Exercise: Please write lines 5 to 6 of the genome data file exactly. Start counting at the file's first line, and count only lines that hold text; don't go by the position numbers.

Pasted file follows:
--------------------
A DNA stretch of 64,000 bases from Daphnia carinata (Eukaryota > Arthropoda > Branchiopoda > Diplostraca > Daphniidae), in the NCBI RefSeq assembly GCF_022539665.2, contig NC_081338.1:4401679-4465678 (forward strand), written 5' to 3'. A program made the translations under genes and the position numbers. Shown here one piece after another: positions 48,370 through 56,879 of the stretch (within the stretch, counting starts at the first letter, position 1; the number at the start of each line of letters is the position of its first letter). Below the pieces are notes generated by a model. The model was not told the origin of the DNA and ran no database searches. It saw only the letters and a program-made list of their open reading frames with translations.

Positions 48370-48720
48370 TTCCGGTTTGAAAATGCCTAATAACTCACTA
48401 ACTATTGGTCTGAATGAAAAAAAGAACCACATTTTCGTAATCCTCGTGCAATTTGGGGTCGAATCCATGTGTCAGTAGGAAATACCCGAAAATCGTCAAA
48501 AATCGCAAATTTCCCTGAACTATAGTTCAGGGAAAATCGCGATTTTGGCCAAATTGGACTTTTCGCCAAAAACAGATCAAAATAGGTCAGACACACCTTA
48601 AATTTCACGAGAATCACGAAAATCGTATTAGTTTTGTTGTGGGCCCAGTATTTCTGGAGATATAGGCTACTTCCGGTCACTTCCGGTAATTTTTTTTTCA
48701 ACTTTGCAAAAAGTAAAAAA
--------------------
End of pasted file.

48501 AATCGCAAATTTCCCTGAACTATAGTTCAGGGAAAATCGCGATTTTGGCCAAATTGGACTTTTCGCCAAAAACAGATCAAAATAGGTCAGACACACCTTA
48601 AATTTCACGAGAATCACGAAAATCGTATTAGTTTTGTTGTGGGCCCAGTATTTCTGGAGATATAGGCTACTTCCGGTCACTTCCGGTAATTTTTTTTTCA